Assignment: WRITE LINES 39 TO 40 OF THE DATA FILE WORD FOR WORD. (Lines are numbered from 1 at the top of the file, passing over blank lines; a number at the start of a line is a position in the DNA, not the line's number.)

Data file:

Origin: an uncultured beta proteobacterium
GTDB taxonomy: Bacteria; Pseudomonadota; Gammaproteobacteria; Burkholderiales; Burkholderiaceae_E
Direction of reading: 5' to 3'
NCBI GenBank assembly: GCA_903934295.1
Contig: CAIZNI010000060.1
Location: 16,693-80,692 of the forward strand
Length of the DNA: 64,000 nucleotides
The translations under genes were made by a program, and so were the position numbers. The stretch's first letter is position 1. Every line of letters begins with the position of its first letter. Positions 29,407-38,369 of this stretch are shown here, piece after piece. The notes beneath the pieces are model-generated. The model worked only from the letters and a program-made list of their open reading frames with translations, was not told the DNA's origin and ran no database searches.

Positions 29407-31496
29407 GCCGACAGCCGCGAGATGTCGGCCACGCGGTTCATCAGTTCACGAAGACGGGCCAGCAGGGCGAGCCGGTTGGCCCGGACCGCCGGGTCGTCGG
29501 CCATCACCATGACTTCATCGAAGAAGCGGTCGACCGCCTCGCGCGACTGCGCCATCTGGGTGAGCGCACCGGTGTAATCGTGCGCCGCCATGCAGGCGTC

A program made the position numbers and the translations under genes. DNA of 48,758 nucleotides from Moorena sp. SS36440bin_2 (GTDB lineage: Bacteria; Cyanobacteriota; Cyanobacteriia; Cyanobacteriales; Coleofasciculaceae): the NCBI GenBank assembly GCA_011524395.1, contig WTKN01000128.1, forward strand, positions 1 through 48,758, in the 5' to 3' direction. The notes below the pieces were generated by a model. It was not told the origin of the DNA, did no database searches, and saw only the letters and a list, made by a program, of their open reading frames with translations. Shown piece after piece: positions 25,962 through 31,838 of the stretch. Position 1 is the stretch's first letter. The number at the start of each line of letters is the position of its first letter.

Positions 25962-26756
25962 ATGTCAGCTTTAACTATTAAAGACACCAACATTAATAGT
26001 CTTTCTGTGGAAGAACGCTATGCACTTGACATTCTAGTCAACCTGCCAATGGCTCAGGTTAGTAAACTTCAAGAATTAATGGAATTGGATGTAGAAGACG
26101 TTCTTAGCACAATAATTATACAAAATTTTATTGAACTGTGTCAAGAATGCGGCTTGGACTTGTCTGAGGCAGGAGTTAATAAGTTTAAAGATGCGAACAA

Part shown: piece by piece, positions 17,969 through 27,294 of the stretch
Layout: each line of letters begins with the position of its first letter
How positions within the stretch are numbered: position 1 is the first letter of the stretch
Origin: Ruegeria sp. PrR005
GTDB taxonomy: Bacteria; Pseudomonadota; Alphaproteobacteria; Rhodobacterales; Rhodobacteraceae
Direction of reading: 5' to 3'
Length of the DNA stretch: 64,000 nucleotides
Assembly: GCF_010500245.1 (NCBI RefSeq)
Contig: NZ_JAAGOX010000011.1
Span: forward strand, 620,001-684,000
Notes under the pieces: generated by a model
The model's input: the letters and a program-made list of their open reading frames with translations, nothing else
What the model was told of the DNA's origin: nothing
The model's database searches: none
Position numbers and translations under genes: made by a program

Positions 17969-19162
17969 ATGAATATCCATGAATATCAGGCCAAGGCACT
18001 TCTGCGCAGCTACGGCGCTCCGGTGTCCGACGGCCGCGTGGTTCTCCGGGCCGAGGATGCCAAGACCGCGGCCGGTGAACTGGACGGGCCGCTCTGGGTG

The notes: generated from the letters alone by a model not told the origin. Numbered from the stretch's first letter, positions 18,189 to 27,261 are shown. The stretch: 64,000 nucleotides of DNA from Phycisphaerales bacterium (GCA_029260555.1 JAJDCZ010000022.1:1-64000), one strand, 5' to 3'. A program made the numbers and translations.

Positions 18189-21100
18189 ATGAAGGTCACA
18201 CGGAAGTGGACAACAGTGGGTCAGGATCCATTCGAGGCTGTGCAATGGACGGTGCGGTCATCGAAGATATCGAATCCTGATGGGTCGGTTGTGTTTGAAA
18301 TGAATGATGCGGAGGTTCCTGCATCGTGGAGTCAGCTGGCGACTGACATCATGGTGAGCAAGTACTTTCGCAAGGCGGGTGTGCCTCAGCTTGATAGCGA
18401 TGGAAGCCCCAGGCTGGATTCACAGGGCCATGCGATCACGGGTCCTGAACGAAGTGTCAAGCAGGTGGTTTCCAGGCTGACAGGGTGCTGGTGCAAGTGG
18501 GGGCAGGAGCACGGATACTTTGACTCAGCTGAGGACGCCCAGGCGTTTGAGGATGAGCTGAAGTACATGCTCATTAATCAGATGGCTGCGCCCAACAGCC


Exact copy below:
18301 TGAATGATGCGGAGGTTCCTGCATCGTGGAGTCAGCTGGCGACTGACATCATGGTGAGCAAGTACTTTCGCAAGGCGGGTGTGCCTCAGCTTGATAGCGA
18401 TGGAAGCCCCAGGCTGGATTCACAGGGCCATGCGATCACGGGTCCTGAACGAAGTGTCAAGCAGGTGGTTTCCAGGCTGACAGGGTGCTGGTGCAAGTGG